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The Food That Built America Recap for The Godfathers of Fast Food

The Food That Built America Recap for The Godfathers of Fast Food

-This week’s The Food That Built America focuses on fast food…..specifically hot dogs and hamburgers.

-During World War I, immigrants came to America for freedom and food. They would work long hours and not have time to make hot meals, yet could not afford to eat at fancy restaurants. Instead, they would rely on greasy spoons, which would serve meals out of ground up meat. However, that meat would come from unsanitary slaughterhouses.

-In Wichita, a young man named Walt Anderson, who worked in the restaurant business, invented the hamburger, initially served in a meatball form. Little did he know this would be a game changer in the world of food. He used high quality ingredients and worked in an open kitchen to gain the trust of his customers.

-Despite making a modest profit, he soon had to buy meat on consignment. One day, he had an impatient customer, which led to him smashing the meatball….inventing the burgers people all know and loved today.

-Once this is a success, he used dinner rolls as the bread, making what we now know as the slider.

-Walt now must figure out how to make people buy said burgers.

-Meanwhile, in Brooklyn, a Polish immigrant named Nathan Handwerker was working two jobs to make ends meet and ended up getting jobs at Coney Island and a seafood place called Feltman’s. He was only able to afford to eat hot dogs, which were super unpopular at the time.

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-At the time, hot dogs were considered a poor person’s meal and their ingredients were a mystery.

-Nathan asks to work at the kitchen in Feltman’s, which would soon change things in the food industry forever. He works around the clock to make his dream into a reality.

-After saving up some money, Nathan opens a hot dog stand down the street from Feltman’s, his former employer. At first, he isn’t making any money, causing him to be discouraged.

-Back in Wichita, Walt’s burgers are a hit. He plans to open another location and meets Billy Ingram, a real estate agent who tells him that the dentist with whom he was to share the building was uncomfortable with his clientele. However, he decides to help him build a partnership and open even more locations.

-The men took out loans to open seven locations, which would have a small counter and little else, making it easier to clean. The plan was to make each one exactly the same so there was always consistency. The franchise became what the world would know as White Castle….aka the White Castle System of Eating.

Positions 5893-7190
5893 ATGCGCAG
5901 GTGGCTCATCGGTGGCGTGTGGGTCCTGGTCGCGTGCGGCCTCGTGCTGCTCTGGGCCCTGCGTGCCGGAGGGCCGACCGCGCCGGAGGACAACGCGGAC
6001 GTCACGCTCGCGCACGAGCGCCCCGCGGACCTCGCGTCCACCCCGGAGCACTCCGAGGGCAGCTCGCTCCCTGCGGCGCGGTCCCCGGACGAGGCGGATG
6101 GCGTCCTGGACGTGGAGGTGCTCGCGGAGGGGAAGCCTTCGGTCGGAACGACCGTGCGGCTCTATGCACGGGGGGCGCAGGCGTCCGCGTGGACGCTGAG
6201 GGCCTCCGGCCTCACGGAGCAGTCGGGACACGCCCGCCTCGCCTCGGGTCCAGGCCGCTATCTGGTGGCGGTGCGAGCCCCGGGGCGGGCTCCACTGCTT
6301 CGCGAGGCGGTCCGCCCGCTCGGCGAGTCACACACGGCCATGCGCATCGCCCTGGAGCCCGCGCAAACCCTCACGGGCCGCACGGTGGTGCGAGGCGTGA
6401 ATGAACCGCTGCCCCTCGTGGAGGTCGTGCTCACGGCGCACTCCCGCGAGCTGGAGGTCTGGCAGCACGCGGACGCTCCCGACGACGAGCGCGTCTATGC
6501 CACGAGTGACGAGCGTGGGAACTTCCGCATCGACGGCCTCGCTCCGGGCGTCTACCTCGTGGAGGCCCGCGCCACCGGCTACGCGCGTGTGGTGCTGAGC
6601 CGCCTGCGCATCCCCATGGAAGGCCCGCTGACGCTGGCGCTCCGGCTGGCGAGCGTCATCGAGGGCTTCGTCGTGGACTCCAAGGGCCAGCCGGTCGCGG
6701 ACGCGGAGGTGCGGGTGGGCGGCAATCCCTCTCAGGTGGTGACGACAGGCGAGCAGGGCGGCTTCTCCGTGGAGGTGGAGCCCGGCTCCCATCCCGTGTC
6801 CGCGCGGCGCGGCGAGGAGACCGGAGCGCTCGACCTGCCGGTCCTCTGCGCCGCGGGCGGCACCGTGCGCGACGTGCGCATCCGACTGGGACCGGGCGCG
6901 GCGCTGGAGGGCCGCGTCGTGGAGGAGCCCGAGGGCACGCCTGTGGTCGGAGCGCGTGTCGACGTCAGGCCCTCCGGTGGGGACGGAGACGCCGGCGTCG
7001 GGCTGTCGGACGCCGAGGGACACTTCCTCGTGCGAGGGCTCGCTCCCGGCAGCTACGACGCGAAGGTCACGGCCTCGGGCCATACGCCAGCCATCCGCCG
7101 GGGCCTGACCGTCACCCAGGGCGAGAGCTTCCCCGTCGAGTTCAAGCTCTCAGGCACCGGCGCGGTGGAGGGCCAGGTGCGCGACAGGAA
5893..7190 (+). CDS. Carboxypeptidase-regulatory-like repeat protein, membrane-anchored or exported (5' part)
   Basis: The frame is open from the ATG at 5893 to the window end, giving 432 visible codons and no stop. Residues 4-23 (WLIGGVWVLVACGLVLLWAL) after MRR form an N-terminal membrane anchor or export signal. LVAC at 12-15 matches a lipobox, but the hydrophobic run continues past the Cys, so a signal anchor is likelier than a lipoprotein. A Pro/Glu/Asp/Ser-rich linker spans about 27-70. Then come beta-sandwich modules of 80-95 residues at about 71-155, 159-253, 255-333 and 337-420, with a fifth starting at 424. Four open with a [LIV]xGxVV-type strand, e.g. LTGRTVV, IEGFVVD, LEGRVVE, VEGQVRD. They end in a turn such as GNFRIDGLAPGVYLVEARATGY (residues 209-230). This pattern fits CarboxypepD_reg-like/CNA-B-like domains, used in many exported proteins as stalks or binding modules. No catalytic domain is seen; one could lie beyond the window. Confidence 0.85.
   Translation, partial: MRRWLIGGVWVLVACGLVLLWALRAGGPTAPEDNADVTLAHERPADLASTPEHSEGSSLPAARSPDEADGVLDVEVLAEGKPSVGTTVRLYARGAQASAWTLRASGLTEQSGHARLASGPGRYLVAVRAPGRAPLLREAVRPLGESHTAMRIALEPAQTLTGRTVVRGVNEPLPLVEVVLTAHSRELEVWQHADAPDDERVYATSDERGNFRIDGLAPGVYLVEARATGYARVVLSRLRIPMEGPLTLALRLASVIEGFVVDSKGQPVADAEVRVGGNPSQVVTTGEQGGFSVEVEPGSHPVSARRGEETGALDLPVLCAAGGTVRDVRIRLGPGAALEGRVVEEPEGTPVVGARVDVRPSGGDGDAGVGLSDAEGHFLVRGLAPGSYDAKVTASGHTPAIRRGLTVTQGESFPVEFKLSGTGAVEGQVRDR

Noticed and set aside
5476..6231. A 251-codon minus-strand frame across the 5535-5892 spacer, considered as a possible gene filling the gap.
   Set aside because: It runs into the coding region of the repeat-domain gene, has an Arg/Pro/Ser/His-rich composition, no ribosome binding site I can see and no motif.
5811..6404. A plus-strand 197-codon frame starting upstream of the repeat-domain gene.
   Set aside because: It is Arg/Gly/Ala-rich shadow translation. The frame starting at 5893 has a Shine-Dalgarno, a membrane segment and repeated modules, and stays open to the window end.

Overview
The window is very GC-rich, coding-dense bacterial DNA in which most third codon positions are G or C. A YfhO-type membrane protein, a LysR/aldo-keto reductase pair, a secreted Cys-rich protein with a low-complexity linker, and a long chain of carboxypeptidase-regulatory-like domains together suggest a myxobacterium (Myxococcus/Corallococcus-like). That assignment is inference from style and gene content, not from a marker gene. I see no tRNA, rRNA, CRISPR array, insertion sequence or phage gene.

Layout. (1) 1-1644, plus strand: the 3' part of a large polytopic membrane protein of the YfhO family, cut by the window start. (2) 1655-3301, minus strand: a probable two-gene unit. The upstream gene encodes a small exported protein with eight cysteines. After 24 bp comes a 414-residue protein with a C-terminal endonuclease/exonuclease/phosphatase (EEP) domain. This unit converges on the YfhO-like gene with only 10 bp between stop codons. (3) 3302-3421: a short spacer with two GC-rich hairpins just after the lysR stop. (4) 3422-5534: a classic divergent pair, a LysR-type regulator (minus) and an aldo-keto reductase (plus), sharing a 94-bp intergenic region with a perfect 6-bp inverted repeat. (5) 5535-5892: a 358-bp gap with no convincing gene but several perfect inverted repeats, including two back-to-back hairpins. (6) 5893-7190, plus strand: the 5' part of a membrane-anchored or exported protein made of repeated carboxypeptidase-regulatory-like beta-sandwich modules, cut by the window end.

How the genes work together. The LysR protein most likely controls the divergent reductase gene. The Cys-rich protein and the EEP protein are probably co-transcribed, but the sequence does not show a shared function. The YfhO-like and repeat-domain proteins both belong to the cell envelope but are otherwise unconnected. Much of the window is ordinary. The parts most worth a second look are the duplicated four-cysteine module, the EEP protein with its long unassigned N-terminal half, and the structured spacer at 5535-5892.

-Before long, the seven locations opened and soon became a Kansas staple. Billy wants to expand on this once he sees the fruit of their labor.

-Back in Brooklyn, Nathan’s business is suffering and is in competition with Feltman’s. However, the price of Nathan’s hot dogs soon put him on the map. It would soon become one of the most well-known hot dog brands of all time.

-White Castle began growing across Kansas. Billy wants to expand even more, causing friction with Walt. Billy began a training program for his employees to make sure they all acted in a professional manner. This is something that would be standard in restaurants around the world.

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-Despite his low prices, Nathan was still struggling, so he decides to make the hot dogs kosher to pay homage to his Jewish heritage. He finds cuts of meat that would keep the prices low, inventing the ‘kosher-style’ hot dogs. Nathan’s Famous was then born.

-He also decides to send out mailers showing medical people eating hot dogs and even offering a discount on the people who agree to work on the ads. It works swimmingly….until the Great Depression hits.

-People struggled during the Depression, especially when it came to getting food. However, Nathan’s business was booming due to being so affordable. Since he is so busy, he decides to create an assembly line, a la Henry Food. He would sell over 75,000 hot dogs in a single weekend.

-However, the Great Depression leads to a falling out between Billy and Walt. Despite this, White Castle begins to grow, thanks to Billy. Walt, for his part, steps away from the business.

-Walt added coupons to newspapers to drive up sales, which soon became a hit. The Buy ‘Em By The Stack became a takeout favorite….selling 20 million burgers annually.

-Imitation burger places would soon open, causing problems for the OG business. This causes a lawsuit with a rival business called White Tower. All this causes Walt to sell his shares of the business and go into the airplane business, giving Billy sole control of the business.

-By the 1930s, Nathan’s is the busiest restaurant in America and a favorite with both celebrities and regular folk alike.

-Nathan’s Hot Dog Eating Contest made the business even bigger, followed by selling hot dogs in stores and opening new franchises.

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-Both businesses led to other fast food places opening, including McDonald’s, Burger King and KFC.

-The fast food industry is said to be worth trillions by 2027.

-More next week, stay tuned.

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Author: Sammi Turano
Sammi has been a journalist for over a decade, specializing in entertainment, lifestyle, sports and celebrity news. She is the owner of TVGrapevine and Football in High Heels and the Host of Grapevine in High Heels With Sammi.